Reading with Chloe

Spring Reading: Lolita, One Hundred Years of Solitude

I finally read Lolita, by Vladimir Nabokov. I like Nabokov’s effusive prose, so good.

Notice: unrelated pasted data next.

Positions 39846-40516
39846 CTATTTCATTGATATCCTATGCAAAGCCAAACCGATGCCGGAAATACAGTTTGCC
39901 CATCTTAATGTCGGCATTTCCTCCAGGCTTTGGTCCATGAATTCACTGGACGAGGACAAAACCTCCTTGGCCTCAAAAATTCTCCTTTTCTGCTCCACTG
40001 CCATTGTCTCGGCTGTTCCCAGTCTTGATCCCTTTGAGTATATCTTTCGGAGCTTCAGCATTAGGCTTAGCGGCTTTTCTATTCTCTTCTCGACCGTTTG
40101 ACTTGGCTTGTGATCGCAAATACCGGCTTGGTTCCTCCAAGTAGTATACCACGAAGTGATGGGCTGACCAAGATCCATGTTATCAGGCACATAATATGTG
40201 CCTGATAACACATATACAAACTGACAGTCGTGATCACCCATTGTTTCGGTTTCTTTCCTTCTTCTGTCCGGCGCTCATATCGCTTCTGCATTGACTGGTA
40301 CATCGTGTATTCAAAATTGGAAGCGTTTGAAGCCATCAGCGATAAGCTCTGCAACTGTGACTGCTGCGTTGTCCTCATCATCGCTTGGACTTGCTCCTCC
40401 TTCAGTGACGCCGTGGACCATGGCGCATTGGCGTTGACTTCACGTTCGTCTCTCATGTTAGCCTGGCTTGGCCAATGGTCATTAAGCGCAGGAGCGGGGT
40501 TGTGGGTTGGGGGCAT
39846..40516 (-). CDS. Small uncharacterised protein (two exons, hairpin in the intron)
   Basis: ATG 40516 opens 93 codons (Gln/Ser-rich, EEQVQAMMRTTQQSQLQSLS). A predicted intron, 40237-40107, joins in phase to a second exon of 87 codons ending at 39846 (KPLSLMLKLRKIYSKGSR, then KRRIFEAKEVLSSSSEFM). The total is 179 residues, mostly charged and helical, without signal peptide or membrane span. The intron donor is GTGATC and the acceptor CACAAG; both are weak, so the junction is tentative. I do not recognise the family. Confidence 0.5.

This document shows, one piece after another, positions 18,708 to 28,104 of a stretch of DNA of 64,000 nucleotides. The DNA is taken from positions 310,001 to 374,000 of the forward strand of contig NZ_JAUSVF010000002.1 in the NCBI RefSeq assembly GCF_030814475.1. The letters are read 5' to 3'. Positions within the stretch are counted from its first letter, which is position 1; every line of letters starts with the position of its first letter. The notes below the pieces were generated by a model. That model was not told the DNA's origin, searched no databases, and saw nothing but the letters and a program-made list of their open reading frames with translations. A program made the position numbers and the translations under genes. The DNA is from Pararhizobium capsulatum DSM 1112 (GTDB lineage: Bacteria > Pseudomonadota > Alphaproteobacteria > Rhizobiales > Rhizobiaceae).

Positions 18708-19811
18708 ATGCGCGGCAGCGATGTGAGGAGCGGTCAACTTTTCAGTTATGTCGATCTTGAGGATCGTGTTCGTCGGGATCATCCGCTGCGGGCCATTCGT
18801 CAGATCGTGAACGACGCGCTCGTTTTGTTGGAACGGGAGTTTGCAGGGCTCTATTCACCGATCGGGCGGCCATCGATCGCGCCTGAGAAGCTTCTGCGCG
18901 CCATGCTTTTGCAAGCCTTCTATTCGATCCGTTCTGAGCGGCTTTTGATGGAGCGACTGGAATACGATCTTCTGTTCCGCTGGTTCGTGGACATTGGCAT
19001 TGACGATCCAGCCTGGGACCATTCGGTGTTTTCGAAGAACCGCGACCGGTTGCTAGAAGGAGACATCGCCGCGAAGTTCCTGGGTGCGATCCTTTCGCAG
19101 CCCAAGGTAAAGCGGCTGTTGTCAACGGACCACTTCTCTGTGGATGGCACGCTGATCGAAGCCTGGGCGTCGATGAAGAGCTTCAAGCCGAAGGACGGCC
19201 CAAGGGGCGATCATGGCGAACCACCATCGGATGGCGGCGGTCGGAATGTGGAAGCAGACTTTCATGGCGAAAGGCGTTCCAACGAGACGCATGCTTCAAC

I read One Hundred Years of Solitude, about the rise and fall of the Buendía family over seven generations. At the beginning of the book, I read it as realistic fiction due to the matter of fact tone. But then flying carpets and magical elements were introduced, and I realized these things were taken for granted as completely ordinary, versus to be interpreted as metaphor. Adding to the realism of this fantasy novel, the book interwove actual historical figures and events into the story, such as the banana massacre. Every time I picked up the book, I felt somber afterwards. The decline of the family and their village is foreshadowed and feels inevitable. Buendía family members are born, grow up, live a unique and solitary existence of their own making, then die. In each generation, the children are named after other family members, and so everyone has one of a few names, and the generations follow a cyclical pattern. Events that happened prior in the book are often recalled. The weight of prior generations stack, so that by the end of the book, at the mention of a single room, several generations’ worth of memories in that room are recalled.  At the end of the novel, a mystery introduced at the beginning of the book is finally revealed, and everything comes full circle.

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